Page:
“But I would think they have land elsewhere that they could do that,
” added Margetson, who is the general manager of Hotel Santa Fe, The Hacienda Spa, which is owned by Picuris Pueblo. “This probably could be made residential or part of the pueblo residential community or something else, as opposed to a big, old, loud, noisy [building] and bright lights. The big concern is here we are sitting halfway through an opera, and the car alarms go off. How do you stop that? Beep. Beep.”
Tesuque Pueblo has promised to be “responsible and good neighbors with the opera,” which also has expressed concerns about light pollution from the casino.
Elena Ortiz, a Native American activist and member of the Ohkay Owingeh pueblo north of Espaola, finds it baffling that anyone would even question Tesuque Pueblo’s plans to build what it wants on the tribe’s ancestral lands.
“The Santa Fe Opera had better be grateful that Tesuque has announced that they want to be a good neighbor,” she said. “That land is theirs, and it is sovereign. They can do whatever the hell they want to do with it and more power to them. It’s time we stopped being cowed by the political and social elite in Santa Fe. We are here, have always been, and if they don’t start to respect that, they may find themselves surrounded by neon lights and the sound of slot machines in July and August from 8 to midnight.”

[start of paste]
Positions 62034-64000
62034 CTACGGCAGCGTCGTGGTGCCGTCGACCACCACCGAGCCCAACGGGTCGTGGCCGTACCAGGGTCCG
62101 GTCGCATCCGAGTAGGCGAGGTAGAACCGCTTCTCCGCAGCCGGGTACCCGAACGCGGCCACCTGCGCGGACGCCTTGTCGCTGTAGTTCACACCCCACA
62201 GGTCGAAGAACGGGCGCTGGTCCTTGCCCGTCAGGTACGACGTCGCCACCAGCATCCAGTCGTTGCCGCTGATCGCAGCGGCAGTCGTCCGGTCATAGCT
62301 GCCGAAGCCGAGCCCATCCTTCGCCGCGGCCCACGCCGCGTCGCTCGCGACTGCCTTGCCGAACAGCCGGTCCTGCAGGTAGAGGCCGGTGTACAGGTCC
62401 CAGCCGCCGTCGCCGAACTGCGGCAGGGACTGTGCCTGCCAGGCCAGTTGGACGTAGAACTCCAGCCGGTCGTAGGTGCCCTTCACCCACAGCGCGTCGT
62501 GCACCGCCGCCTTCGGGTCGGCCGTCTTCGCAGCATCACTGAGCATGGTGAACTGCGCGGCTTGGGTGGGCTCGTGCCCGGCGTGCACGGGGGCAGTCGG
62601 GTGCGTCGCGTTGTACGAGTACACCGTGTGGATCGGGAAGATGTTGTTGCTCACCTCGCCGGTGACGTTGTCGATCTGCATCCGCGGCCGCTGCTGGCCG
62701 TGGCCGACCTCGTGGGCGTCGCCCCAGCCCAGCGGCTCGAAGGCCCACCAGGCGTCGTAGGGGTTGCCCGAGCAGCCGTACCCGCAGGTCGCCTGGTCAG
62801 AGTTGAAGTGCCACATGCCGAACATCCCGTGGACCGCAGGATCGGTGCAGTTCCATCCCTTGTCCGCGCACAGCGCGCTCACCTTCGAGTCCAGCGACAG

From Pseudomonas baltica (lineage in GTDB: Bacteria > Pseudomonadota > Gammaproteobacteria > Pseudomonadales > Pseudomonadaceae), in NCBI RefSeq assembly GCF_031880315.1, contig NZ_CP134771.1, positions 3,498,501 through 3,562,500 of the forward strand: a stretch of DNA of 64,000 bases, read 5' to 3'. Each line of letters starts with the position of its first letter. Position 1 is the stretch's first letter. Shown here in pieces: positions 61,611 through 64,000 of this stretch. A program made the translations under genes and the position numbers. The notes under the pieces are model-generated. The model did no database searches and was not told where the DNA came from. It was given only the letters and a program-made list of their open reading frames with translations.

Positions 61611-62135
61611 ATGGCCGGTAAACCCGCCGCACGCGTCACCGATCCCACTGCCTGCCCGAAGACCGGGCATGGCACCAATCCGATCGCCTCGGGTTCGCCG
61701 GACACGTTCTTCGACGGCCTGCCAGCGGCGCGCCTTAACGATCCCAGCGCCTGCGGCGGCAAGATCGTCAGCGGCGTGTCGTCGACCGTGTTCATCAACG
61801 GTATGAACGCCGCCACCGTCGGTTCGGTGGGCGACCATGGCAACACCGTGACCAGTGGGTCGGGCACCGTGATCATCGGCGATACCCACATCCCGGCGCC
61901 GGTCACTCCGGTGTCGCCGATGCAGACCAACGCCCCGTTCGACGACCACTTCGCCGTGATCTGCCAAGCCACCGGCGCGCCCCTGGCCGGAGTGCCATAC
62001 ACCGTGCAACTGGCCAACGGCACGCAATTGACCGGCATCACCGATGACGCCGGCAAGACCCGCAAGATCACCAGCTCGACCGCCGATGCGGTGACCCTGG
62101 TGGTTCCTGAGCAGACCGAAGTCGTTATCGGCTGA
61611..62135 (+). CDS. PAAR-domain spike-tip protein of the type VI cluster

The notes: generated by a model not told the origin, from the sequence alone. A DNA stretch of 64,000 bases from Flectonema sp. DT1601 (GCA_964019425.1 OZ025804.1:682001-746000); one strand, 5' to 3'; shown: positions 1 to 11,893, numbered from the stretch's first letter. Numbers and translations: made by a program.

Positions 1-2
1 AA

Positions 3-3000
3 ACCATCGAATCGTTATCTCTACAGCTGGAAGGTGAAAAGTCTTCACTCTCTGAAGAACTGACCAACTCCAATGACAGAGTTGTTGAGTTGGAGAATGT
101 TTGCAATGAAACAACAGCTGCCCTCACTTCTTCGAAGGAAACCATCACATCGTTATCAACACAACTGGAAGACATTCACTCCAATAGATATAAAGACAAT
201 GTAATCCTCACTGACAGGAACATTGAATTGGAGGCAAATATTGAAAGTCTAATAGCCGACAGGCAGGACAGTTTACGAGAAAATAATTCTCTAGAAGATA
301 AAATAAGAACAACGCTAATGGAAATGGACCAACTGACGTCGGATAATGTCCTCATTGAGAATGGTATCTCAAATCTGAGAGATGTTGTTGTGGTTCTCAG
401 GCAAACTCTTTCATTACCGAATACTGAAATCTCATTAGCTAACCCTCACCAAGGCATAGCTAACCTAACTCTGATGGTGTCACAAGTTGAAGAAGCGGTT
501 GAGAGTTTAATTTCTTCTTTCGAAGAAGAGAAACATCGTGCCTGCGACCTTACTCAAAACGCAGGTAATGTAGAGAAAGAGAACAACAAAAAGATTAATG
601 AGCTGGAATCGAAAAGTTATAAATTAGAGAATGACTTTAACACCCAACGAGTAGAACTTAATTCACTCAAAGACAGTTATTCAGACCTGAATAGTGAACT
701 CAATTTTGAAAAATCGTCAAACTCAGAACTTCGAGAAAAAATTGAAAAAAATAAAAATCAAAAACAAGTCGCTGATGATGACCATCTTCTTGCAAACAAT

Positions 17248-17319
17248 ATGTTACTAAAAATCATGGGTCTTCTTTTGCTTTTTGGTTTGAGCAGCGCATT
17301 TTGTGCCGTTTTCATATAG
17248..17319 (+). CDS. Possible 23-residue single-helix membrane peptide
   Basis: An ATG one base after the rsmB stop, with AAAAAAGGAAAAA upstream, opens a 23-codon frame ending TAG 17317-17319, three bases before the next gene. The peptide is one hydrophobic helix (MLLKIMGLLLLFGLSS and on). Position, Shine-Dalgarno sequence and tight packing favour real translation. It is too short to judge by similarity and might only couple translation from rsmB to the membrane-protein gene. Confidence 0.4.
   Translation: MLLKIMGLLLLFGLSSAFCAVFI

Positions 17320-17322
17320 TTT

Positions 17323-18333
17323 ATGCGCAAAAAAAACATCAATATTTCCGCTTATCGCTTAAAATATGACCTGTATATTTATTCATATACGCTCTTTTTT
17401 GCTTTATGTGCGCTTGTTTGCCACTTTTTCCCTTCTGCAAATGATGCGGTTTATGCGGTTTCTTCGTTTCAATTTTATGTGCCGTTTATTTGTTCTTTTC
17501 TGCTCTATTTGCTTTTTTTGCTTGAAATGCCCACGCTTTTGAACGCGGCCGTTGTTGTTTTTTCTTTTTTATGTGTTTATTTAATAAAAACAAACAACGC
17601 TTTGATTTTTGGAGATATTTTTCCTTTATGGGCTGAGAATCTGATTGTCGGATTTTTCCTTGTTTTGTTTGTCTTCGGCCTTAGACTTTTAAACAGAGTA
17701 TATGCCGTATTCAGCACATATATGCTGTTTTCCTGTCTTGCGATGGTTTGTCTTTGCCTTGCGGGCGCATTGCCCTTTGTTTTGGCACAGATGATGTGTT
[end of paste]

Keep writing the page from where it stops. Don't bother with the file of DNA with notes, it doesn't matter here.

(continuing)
At a groundbreaking ceremony earlier this month attended by some opera officials, Tesuque Pueblo Gov. Frederick Vigil described the casino as an economic development engine intended to invest in tribal youth and preserve pueblo traditions, including its language.
In an interview afterward, Vigil acknowledged that some people don’t like the idea of a casino next to the opera. But he said the pueblo needs to look out for itself.
“Who had the first footprint on this land? It was our people,” he said.
“Did the opera, when it was being built, did they come to our [tribal] council to acknowledge that this was going to happen? No. And then you see the [residential] development on our homelands. Did anybody come to say to Tesuque: ‘We have this initiative in this area?’ No. Only now that we’ve become aggressive leaders are we saying, ‘These are our homelands,’ ” he said.
The tribes’ assertiveness makes some people uneasy, said Lee Moquino, a vocal opponent of Santa Fe’s Entrada, an annual re enactment of Spanish conquistador Don Diego de Vargas retaking the city following the 1680 Pueblo Revolt.
“Most people have this romanticized idea of what it is to be an Indian, what it is to be Native,” said Moquino, 32, a Santa Clara and Zia Pueblo Indian who is a quarter Hispanic. “They’re silent. They’re quiet. They’re one with the earth. They’re peaceful people. But for us, Tewa people have always been known as warriors. That’s in our bloodline.”
Last year, Moquino exhibited warrior like behavior when he faced off against the Rev. Adam Lee Ortega y Ortiz, the rector of the Cathedral Basilica of St. Francis of Assisi, while the priest delivered an opening blessing at the Entrada.